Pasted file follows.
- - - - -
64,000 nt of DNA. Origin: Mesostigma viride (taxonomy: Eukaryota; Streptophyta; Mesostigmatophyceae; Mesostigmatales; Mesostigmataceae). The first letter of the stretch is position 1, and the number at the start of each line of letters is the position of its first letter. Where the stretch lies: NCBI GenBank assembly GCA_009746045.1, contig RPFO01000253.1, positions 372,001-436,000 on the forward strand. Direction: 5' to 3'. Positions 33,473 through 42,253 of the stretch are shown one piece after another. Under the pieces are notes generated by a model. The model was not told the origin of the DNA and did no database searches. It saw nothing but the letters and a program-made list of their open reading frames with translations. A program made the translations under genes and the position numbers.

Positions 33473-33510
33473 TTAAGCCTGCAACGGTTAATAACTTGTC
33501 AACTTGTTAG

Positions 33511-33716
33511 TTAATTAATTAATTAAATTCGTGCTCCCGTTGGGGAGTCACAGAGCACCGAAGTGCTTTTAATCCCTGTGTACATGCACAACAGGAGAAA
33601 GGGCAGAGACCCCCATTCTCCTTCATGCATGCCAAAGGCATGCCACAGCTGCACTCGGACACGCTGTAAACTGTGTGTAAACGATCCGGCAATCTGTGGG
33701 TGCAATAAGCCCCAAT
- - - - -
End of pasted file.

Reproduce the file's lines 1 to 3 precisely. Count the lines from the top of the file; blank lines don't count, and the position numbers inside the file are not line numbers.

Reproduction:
64,000 nt of DNA. Origin: Mesostigma viride (taxonomy: Eukaryota; Streptophyta; Mesostigmatophyceae; Mesostigmatales; Mesostigmataceae). The first letter of the stretch is position 1, and the number at the start of each line of letters is the position of its first letter. Where the stretch lies: NCBI GenBank assembly GCA_009746045.1, contig RPFO01000253.1, positions 372,001-436,000 on the forward strand. Direction: 5' to 3'. Positions 33,473 through 42,253 of the stretch are shown one piece after another. Under the pieces are notes generated by a model. The model was not told the origin of the DNA and did no database searches. It saw nothing but the letters and a program-made list of their open reading frames with translations. A program made the translations under genes and the position numbers.

Positions 33473-33510
33473 TTAAGCCTGCAACGGTTAATAACTTGTC